Yet that wasn't the real drama unless the White Sox gave a foreshadowing of how teams may attack Bauer in the postseason to test his right leg. No, the drama came when Avisail Garcia, with two out, hit a two-run homer on Bauer's 2-2 pitch.

    Last year Bauer and Garcia yelled at each other during a game - Garcia at the plate, Bauer on the mound. Garcia wanted him to throw a fastball. But Bauer didn't and struck him out. Then he waved him back to the dugout.

    Tuesday night Garcia took forever to get around the bases for his 19th homer. In the third, Bauer fielded Garcia's tapper up the first baseline. Instead of throwing to first, he stopped along the line and tagged Garcia out. Just another footnote in the Bauer story.

    "I was really encouraged with today again," said Bauer. "Commanded the ball pretty darn well. That was one of the points of emphasis, was see how many 0-2, 1-2 counts I could get myself into. Get ahead.

    "I threw all my pitches for strikes. All where I wanted to, with the exception of I missed a couple in the zone. Like the slider that Avi (Garcia) hit out. But, overall, I was super encouraged by it."

    The Indians rallied quickly against James Shields to take a 3-2 lead in the third. Jose Ramirez drove in one run and Yonder Alonso drove in the other two. Ramirez's single gave him 104 RBI for the season and was one of the best swings he's taken in weeks.

    Yan Gomes made it 4-2 with a leadoff homer in the fourth. It was his 16th homer of the season and five this month.

    Carrasco (16-9, 3.42) started the fifth in relief of Bauer and was brilliant until the ninth. He struck out eight, the most by an Indians reliever since Kaz Tadano struck out nine against the Rockies on June 26, 2004.

    On July 15 against the Yankees, the last game before the All-Star break, Bauer pitched seven innings and left with the score tied, 3-3. Carrasco pitched a scoreless eighth inning and was credited with the win when the Indians scored three runs in the eighth.

    "I thought Carlos was terrific up until the end," said Francona. "And then he walked the leadoff hitter in the ninth inning. But, I thought he was very good except for that."

    What it means

    The Indians' date with Houston in the ALDS is set. The Astros clinched the AL West on Tuesday night when they beat Toronto, while Oakland lost to Seattle in extra innings.

    Game 1 of the best-of-five ALDS is scheduled for Oct. 5 at Minute Maid Park.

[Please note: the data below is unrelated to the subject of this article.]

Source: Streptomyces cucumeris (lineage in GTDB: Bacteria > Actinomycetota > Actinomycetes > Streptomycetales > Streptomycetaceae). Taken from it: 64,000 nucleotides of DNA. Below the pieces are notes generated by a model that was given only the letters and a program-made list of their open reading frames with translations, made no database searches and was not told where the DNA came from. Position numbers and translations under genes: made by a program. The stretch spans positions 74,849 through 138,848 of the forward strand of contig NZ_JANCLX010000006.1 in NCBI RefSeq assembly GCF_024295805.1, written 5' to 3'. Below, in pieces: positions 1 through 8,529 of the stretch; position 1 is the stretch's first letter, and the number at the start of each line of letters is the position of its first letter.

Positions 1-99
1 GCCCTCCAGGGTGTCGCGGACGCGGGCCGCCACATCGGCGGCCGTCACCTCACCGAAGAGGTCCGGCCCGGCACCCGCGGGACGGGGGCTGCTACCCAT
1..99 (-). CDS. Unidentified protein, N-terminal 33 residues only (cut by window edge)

The pitches

    Bauer threw 60 pitches, 43 (72 percent) for strikes. Shields threw 112 pitches, 58 (52 percent) for strikes.

    Thanks for coming

    The Indians and White Sox drew 17,040 fans to Guarantee Rate Field. First pitch was at 9:01 p.m. with a temperature of 67 degrees. The start of the game was delayed by rain for 51 minutes.

    Next

    Indians rookie right-hander Shane Bieber (10-5, 4.80) will face the White Sox on Wednesday. The White Sox have not announced a starter for the 8:10 p.m. game. SportsTime Ohio, WTAM and WMMS will carry the game.

    This will be Bieber's second start against the White Sox. He threw 6 2/3 scoreless innings against them on Aug. 10 in a no-decision.I thought he was terrific up until the end. And then he walked the leadoff hitter in the ninth inning and we almost get a pickoff play. But, I thought he was very good except for that.


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    Check here for Ryder Cup 2018 information, including rosters for Team USA and Team Europe.

    CLEVELAND, Ohio -- Tiger Woods and Team USA face Sergio Garcia and Team Europe in Ryder Cup 2018 this week in France. Competition unfolds at Le Golf National outside Paris, Sept. 28-30. Europe seeks to avenge a 17-11 loss at Hazeltine in Minnesota in 2016.

    Europe needs 14 1/2 points to win the 42nd Cup; USA needs 14 to retain. USA has not won in Europe since 1993.

    Team USA

    USA.jpgTeam USA for Ryder Cup 2018.

    Earned spots on points: Rickie Fowler, Dustin Johnson, Brooks Koepka, Patrick Reed, Webb Simpson, Jordan Spieth, Justin Thomas, Bubba Watson.